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Innovation at the Edge: Moving Utility Industry Digital Transformation Forward

Dec. 19, 2019
Learn more about empowering your organization to take full advantage of your data resources with IoT infrastructure and distributed analytics.

Smart meters, consumer choice, and prosumer energy production are creating an increasingly complex energy grid, disrupting traditional utilities markets, and creating new opportunities for utility businesses.  

To meet rapidly changing customer expectations and move forward their digital transformation strategies, utilities are working to leverage smart meter data by building out their Edge and IoT infrastructure, and adding distributed AI analytical capabilities to support a broad range of business goals with new insights. These goals include improving efficiency and reliability, increasing safety, delivering affordable services, and ultimately – advancing customer satisfaction. Leaders are also using IoT data and distributed analytics to innovate – creating new services and opportunities to diversify their business models. 

Traditionally, organizations have maintained a data lake and applied machine learning on consolidated data sets. This methodology requires moving all data to one location for analysis – but is no longer efficient with the increased volume and velocity of smart meter data. Instead, utilities are building a distributed AI capability where data isn’t relocated back to a central location each time it needs to be processed.  Instead, AI at the Edge (so all data isn’t required to be transmitted) is combined with machine learning at the core. Distributed analytics reduces time-to-insight, delivers a powerful continuous learning capability, and provides previously impossible opportunities to identify anomalies and potential threats.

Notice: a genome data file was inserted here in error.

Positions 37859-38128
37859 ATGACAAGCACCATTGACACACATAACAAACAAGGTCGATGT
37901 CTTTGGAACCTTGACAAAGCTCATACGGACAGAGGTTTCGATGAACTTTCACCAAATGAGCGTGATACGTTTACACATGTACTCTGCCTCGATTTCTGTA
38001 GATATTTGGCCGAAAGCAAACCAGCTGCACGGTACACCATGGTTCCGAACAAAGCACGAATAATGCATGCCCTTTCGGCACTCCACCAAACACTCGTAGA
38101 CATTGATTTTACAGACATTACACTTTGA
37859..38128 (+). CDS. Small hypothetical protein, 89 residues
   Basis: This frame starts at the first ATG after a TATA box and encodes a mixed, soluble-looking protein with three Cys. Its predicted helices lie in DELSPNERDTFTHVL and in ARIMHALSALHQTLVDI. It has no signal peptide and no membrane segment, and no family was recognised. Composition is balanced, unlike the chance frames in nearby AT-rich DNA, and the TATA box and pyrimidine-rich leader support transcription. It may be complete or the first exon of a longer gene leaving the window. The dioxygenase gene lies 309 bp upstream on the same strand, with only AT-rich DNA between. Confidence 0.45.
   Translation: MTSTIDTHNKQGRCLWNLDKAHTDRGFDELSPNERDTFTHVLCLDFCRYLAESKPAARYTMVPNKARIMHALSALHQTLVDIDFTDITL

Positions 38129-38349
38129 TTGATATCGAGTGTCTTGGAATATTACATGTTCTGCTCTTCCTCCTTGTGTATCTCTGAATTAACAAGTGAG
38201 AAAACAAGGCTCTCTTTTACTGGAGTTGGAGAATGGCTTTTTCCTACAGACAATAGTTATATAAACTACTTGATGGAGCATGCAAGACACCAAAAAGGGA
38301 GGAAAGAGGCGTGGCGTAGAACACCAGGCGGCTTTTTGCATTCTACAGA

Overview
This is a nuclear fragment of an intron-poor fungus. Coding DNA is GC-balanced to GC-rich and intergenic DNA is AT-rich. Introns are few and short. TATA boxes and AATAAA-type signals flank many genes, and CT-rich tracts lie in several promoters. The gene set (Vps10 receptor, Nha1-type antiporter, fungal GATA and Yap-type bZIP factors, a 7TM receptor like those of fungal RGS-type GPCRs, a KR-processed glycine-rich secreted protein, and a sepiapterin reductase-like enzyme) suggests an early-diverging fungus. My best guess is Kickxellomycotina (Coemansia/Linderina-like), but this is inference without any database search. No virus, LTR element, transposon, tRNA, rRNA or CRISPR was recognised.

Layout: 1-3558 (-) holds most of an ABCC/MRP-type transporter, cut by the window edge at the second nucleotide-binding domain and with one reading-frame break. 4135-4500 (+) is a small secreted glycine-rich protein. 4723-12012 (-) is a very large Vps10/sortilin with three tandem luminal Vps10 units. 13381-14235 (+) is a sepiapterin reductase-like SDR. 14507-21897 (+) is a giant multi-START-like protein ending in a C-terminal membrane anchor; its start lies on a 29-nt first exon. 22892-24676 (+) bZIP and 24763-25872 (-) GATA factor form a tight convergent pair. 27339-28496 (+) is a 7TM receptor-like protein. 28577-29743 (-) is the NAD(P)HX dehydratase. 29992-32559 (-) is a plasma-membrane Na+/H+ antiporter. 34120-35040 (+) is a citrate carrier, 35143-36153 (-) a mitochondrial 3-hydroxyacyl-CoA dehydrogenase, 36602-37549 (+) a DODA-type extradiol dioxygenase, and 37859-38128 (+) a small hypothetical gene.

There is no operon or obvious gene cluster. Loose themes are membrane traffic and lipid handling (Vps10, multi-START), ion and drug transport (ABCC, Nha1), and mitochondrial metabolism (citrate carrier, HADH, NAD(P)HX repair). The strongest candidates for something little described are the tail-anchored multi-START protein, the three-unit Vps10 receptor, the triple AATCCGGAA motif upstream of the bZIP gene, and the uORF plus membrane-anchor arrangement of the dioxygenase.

One important foundational element is a flexible, but homogenous, IoT architecture that can integrate with multi-cloud platforms as workloads dictate. Edge compute and gateways can capture high-velocity data and are critical components enabling distributed analytics in both online and offline environments. This integration is important as computational workloads can now run in a variety of different configurations – whether in a public cloud, private cloud, on-premises, or at the Edge.

Modernized IoT networks that leverage distributed analytics are helping utility leaders address a range of high-priority business needs. For example:

  • Enable (real-time) demand forecasting to reduce costs and drive affordable service
  • Predict problems, deploy resources efficiently, and avoid outages to improve reliability
  • Modernize physical security to keep facilities and employees’ safe
  • Automate operations, enabling new service development, and driving customer satisfaction

Utilities are enabling more proactive maintenance with computer vision technology (cameras with built-in analytics and machine learning capabilities) on drones that inspect assets and monitor facilities. Or, for example, monitoring vegetation overgrowth and flagging encroachment around power lines, minimizing the threat of outages. Some states are even using drone data and distributed analytics to help predict where wildfires are most likely to start – to pre-emptively shore up infrastructure security where needed.

With better insights from optimized distributed analytics, utilities can build smart grid capabilities that track energy transactions, improve security, enable efficient resource allocation, and deliver new business models and revenue opportunities.

To learn more about empowering your organization to take full advantage of your data resources with IoT infrastructure and distributed analytics, read: “Utilities at the Edge: Intelligent Management through Strategic Modernization.”     

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